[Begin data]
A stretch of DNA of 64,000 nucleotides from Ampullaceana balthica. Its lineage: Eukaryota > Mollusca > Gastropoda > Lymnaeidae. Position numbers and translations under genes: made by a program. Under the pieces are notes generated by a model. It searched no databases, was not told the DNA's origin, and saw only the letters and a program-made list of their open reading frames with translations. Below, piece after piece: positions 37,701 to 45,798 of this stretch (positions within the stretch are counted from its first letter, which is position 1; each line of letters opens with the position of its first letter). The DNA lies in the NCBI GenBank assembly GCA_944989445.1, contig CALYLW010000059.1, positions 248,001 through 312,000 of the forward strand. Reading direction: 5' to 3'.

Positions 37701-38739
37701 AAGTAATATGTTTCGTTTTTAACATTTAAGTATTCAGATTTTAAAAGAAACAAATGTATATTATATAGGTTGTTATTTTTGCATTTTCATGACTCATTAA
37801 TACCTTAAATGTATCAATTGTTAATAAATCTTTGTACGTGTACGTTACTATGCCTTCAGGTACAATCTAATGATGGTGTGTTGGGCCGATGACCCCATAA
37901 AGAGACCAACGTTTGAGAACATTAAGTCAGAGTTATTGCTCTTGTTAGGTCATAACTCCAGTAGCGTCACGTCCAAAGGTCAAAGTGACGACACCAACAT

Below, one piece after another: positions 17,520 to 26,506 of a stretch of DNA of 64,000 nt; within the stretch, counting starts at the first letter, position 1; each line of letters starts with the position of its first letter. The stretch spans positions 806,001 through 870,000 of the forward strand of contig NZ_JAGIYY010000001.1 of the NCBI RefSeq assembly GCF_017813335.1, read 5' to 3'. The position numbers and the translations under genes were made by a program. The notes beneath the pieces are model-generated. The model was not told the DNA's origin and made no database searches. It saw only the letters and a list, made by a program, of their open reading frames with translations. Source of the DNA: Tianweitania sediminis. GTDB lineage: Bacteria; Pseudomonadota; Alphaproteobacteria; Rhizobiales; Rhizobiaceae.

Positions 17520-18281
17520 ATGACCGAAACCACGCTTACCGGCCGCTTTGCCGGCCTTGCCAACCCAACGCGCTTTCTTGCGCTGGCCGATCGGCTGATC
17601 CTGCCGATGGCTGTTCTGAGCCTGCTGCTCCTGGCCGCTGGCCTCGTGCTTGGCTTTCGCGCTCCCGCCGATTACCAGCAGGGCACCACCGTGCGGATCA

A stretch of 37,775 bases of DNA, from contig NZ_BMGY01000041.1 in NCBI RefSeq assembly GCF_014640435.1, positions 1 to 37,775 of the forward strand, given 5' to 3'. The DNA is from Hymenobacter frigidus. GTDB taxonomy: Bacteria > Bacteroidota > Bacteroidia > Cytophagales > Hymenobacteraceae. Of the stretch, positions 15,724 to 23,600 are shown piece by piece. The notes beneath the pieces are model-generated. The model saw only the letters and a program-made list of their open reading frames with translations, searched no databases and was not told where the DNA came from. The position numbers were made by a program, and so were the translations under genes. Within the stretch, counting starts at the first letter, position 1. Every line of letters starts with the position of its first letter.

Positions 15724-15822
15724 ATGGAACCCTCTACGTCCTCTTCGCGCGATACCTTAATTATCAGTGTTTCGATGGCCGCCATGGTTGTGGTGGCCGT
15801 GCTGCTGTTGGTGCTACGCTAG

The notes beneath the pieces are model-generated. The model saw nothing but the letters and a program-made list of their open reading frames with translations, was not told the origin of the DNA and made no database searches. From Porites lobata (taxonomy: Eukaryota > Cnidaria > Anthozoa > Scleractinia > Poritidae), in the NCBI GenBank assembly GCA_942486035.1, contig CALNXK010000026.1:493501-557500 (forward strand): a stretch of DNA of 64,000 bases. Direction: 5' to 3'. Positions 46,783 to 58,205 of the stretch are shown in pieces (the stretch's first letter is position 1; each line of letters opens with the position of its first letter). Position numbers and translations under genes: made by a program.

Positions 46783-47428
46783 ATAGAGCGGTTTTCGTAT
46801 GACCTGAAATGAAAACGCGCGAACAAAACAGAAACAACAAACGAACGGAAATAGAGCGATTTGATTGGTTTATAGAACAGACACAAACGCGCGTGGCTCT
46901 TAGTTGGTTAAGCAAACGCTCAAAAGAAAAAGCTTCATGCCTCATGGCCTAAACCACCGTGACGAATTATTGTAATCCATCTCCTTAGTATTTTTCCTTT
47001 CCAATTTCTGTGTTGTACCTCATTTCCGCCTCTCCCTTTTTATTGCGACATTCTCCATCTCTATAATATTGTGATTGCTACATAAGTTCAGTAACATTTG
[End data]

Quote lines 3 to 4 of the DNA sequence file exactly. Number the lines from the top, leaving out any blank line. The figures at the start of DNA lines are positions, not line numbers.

37701 AAGTAATATGTTTCGTTTTTAACATTTAAGTATTCAGATTTTAAAAGAAACAAATGTATATTATATAGGTTGTTATTTTTGCATTTTCATGACTCATTAA
37801 TACCTTAAATGTATCAATTGTTAATAAATCTTTGTACGTGTACGTTACTATGCCTTCAGGTACAATCTAATGATGGTGTGTTGGGCCGATGACCCCATAA